The implied term of mutual trust and confidence

The operation of an implied term of mutual trust and confidence has often been considered in Australia, but confirmation that the implied term operates under Australian law, particularly in employment contracts, has remained elusive.

In the recent decision of Commonwealth Bank of Australia v Barker [2013] FCAFC 83 (Barker Decision), the Full Federal Court found that a term of mutual trust and confidence will be implied into Australian contracts of employment, except where expressly excluded or ‘inconsistent with the express terms of the contract’.

The Court looked to English authority, and particularly Malik v Bank of Credit and Commerce International S.A. [1998] A.C. 20, in formulating the content of the implied term which it found meant that an employer should ‘not, without reasonable cause, conduct itself in a manner likely to destroy or seriously damage the relationship of confidence and trust between employer and employee’.

Barker Decision – facts in brief

Mr Barker was an employee of Commonwealth Bank of Australia (CBA) for 23 years. Mr Barker’s contract of employment permitted CBA to terminate his employment with four weeks’ written notice and set out the method by which compensation was to be calculated in the event of redundancy and in circumstances where the employee could not be redeployed.

CBA had a redundancy policy which included provisions in relation to redeployment. However, it was clearly stated that the redundancy policy had no contractual effect and in Mr Barker’s case was not followed.

Mr Barker claimed that CBA had breached the implied term of mutual trust and confidence in failing to deal appropriately with redeployment options for him.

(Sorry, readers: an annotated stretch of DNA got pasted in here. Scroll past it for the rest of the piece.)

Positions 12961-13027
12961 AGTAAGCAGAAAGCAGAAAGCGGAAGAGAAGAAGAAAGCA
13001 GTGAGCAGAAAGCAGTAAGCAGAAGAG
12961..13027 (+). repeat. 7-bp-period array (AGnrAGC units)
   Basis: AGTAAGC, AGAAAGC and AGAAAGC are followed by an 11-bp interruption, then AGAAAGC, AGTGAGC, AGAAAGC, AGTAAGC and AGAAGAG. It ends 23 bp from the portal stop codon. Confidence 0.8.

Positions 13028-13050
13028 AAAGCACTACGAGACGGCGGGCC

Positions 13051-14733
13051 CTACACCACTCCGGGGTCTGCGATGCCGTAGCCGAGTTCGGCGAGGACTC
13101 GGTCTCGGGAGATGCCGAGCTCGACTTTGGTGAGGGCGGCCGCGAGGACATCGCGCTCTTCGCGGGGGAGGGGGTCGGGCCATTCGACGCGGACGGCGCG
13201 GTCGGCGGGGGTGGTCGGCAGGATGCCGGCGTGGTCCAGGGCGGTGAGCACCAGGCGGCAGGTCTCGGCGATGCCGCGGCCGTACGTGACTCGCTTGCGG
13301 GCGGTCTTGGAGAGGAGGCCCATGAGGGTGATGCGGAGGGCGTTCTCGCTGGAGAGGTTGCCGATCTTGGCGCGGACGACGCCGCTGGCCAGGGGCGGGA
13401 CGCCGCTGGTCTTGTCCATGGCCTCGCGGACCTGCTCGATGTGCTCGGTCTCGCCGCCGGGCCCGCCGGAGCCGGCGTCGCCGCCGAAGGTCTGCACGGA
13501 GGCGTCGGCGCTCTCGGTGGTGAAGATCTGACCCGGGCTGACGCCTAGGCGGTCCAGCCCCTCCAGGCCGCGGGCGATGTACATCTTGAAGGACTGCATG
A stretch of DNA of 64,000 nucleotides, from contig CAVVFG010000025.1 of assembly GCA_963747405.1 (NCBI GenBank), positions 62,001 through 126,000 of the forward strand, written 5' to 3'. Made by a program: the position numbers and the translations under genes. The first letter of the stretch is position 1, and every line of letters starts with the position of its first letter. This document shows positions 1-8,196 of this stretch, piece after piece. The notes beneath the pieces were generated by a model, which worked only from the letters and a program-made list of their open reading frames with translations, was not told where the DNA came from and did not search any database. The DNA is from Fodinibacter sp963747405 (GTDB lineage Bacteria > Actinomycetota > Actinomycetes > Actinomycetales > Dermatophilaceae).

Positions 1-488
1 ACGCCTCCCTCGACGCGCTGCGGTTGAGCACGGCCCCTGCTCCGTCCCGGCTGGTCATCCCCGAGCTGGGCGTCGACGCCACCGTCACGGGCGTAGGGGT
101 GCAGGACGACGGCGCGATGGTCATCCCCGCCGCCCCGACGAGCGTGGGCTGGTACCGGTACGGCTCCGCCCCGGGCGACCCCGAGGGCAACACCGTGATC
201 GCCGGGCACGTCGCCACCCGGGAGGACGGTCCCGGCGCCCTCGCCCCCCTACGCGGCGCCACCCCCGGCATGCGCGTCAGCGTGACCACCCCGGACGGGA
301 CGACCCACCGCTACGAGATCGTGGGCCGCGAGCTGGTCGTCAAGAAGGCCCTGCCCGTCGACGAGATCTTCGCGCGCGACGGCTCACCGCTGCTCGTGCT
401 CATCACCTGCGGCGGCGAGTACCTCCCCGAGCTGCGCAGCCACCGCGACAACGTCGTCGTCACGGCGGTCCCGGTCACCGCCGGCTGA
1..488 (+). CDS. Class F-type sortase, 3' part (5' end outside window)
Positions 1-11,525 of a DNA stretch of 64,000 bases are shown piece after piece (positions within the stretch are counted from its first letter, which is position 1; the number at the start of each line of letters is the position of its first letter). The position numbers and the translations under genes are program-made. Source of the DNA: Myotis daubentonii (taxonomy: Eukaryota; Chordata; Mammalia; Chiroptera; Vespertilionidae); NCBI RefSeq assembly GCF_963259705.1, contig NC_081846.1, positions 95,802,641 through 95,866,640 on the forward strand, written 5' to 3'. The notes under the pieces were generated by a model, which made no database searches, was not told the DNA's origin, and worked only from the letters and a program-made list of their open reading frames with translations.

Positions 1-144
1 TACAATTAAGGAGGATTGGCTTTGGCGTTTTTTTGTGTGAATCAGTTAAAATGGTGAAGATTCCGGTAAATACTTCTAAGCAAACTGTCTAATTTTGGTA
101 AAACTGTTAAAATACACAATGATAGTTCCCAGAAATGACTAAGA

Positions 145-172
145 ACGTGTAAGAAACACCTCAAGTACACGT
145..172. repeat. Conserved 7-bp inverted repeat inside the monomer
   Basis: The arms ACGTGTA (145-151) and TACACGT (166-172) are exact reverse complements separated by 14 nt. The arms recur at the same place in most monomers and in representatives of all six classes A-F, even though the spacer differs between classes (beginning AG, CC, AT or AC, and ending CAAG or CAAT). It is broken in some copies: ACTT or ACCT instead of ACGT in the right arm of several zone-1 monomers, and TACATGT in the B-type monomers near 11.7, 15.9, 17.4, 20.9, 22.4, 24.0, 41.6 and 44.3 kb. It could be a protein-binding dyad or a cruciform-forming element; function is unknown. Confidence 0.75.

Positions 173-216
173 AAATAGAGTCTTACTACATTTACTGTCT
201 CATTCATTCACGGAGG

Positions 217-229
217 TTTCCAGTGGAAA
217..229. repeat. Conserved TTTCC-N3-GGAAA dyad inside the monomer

The Court agreed with Mr Barker. In this case the implied term required that CBA (as a large corporate entity) had a positive obligation to seek redeployment options for Mr Barker (who was a very long standing employee), and confer with him about them. The Court found that CBA had failed to meet this obligation.

Where to from here?

While confirmation of the existence of an implied term of mutual trust and confidence does not extend so far as to create a fiduciary relationship between employee and employer, the Barker Decision is already causing Australian employers to stop and consider the wording and likely interpretation of their employment contracts and associated corporate policies.

Although the Court’s decision gives some clarity regarding the existence of an implied term, exactly how it will be applied is considerably less certain. In commentary unlikely to give Australian employers much comfort, the Court found that the substance of the implied term should be allowed to continue to develop and ‘must be moulded according to the nature of the relationship and the facts of the case’.

It is unlikely that the Barker Decision will be the final word on the existence and nature of the implied term of mutual trust and confidence in the employment context in Australia. CBA has sought leave to appeal to the High Court of Australia and there are other decisions already in the pipeline.

In the meantime, Australian employers who are unwilling to take their chances as to exactly how the implied term of mutual trust and confidence might be “moulded” in the future are likely to look towards incorporating an express exclusion of the implied term in their employment contracts and to take steps to ensure that they are not acting in breach of their own employment policies